Daily Egyptian

When Milcho Manchevski graduated from SIUC’s film school in 1982, he had no idea that he would one day write and direct an Oscar nominated film.

By Gus Bode

Manchevski, writer and director of Before The Rain, a story of human passion and how it can lead to unexpected situations, was nominated in 1994 for an Academy Award in Best Foreign Film.

The film also won Best Film at the Venice Film Festival and a total of 30 awards all over the world, which included Toronto, Brazil, Sweden and Austria.

Manchevski began his start in film after going to see Richard Blumenberg, an SIUC professor in cinema and photography, lecture in Macedonia in 1979.

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I almost missed his lecture, he said. But I went and introduced myself after the lecture, and he helped me enroll and got me a scholarship to SIUC.

Manchevski said meeting Blumenberg was one of the most important steps in his life.

Meeting him changed my life drastically, he said. I still keep in contact with him, and I got advice on my new script. In a way, he stays my professor.

Manchevski said SIUC taught him all the technical bases of filmmaking as well as script writing.

It was a real serious hands-on education, and the hands-on part is what really mattered, he said. In Europe a lot of schools train students by emerging them in theory, which is fine to a point, but it doesn’t help production without hands-on.

When Manchevski left SIUC to the real world after graduation, he worked at various jobs in the film industry, but it took five years to get his first professional directing job.

It was an EMI records music video for Partners In Kryme,’ he said. The following year, I did a video for Arrested Development, and it was a great experience.

Shot in Atlanta, Manchevski said the Arrested Development video was produced with very little money.

It was guerrilla style filmmaking, he said. It was done on a shoestring budget, but it won best rap video on MTV and best video in Billboard Magazine.

After gaining recognition with the Arrested Development video, Manchevski went on to direct more than 30 videos in New York, London and Paris before directing his first major film.

It took a little over 10 years to get a feature film after graduation, he said.

While Manchevski said he had the idea for his first film in his head for more than a year, he was able to write the screenplay in less than a month.

I had been writing scripts and trying to get them produced, and most of them were being returned unread, he said. I had to go back to Macedonia for a visit, and I wrote something for myself not intending to submit it.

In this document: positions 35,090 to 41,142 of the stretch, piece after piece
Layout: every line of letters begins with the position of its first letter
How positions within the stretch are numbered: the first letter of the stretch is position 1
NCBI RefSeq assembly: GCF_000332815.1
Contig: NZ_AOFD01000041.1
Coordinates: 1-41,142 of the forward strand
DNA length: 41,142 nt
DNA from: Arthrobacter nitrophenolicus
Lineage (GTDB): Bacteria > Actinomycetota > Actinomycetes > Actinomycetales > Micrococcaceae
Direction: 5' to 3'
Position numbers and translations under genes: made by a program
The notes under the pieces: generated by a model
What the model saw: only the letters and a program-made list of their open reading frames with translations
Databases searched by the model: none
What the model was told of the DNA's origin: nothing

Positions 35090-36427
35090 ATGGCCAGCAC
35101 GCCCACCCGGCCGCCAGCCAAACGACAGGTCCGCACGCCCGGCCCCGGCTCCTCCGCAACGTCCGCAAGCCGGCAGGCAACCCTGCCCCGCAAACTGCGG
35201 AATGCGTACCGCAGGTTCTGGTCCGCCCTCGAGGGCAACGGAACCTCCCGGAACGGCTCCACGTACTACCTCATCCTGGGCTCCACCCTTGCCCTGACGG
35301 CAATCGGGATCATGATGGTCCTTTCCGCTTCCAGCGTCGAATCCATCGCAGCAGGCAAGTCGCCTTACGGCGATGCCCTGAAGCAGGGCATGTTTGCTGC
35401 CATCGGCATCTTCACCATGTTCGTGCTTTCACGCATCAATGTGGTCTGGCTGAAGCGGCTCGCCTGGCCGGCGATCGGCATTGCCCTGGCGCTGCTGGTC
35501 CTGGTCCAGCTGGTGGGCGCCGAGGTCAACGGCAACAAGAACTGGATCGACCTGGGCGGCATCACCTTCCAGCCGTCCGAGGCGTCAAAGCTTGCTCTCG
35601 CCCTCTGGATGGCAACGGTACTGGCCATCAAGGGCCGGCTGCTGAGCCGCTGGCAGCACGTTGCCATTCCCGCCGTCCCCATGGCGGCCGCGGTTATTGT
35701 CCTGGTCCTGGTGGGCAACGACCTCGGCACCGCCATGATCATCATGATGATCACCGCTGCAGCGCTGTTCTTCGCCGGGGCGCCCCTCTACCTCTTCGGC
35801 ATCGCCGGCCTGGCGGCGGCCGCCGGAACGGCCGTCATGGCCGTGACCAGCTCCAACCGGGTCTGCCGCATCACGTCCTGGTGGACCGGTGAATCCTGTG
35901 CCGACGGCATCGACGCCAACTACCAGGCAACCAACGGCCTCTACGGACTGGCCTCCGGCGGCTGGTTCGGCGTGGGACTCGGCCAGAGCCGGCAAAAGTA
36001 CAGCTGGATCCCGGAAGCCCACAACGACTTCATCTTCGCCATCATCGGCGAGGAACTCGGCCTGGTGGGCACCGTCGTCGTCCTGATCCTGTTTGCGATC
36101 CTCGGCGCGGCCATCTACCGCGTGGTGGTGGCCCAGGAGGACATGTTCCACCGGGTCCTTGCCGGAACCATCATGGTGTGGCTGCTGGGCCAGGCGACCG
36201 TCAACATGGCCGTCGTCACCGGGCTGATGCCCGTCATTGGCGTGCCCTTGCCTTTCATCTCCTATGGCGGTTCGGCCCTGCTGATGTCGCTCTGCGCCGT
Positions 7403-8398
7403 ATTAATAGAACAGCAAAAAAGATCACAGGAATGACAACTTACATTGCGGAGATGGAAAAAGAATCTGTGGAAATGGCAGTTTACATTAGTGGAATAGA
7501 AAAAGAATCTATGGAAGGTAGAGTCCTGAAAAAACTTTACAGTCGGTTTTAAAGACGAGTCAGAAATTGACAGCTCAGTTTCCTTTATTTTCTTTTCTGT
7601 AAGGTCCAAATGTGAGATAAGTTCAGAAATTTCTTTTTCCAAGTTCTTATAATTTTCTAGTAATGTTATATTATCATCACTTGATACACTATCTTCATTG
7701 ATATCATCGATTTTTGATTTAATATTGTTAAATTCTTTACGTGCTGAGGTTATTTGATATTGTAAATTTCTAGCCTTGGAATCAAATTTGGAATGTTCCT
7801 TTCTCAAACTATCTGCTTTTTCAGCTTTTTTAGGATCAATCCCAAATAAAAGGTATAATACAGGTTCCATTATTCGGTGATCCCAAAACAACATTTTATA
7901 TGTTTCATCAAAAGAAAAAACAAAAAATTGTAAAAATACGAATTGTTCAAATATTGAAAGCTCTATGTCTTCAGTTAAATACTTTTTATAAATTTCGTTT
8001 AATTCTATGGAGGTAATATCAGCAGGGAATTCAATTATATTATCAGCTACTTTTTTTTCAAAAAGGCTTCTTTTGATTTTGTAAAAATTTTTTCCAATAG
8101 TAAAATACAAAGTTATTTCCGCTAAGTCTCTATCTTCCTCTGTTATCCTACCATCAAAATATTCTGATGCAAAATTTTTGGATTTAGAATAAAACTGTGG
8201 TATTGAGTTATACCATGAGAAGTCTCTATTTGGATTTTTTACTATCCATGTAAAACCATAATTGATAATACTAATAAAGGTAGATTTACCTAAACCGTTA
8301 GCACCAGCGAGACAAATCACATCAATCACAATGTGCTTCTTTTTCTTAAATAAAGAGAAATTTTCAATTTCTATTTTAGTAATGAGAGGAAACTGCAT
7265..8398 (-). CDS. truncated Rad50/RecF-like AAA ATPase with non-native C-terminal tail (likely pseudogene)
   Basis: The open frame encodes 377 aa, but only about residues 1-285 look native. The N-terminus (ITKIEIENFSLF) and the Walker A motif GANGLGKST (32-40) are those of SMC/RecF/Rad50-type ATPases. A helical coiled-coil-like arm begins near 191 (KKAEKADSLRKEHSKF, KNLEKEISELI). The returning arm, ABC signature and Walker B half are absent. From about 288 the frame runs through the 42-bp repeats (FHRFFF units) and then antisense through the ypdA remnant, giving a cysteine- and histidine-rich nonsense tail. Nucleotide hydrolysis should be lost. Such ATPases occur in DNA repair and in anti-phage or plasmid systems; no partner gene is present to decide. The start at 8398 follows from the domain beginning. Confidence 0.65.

The script Manchevski had no intention of submitting for production was the award-winning Before The Rain, which has been distributed in more than 50 countries.

Manchevski said although studios send him a lot of scripts to read after he was nominated, he will not just choose a script because of the publicity of the film or because of a big name.

I was offered a re-make of Alfred Hitchcock’s Dial M For Murder with Nicole Kidman, he said. But eventually I turned it down because the script needed more work.

I was offered a biography of James Dean, but I couldn’t find a strong enough actor who could play him, he said. The studio wants someone already known. I would go with somebody unknown but good, and they wouldn’t do that.

Manchevski is currently working on another original film titled, Dust.

It is produced by Robert Redford, and Willam Dafoe is playing the lead, he said. We begin shooting in the fall.

Manchevski said he prefers to direct serious material with a message behind it.

I look for something that is really substantial and cares about what it is trying to say, he said. I look for scripts where the craft of writing is really strong.

Manchevski came to SIUC Monday to speak to cinema students about his experience.

He said he was going to come to Carbondale to judge for the Big Muddy Film Festival in 1994. But Before The Rain was nominated, and he had to stay in New York for publicity.

Manchevski said directing did not always come easy to him, and he had to work hard to get it right.

My first directing experience was a workshop in Carbondale, he said. Mike Covell asked me to direct and fired me on the first day.

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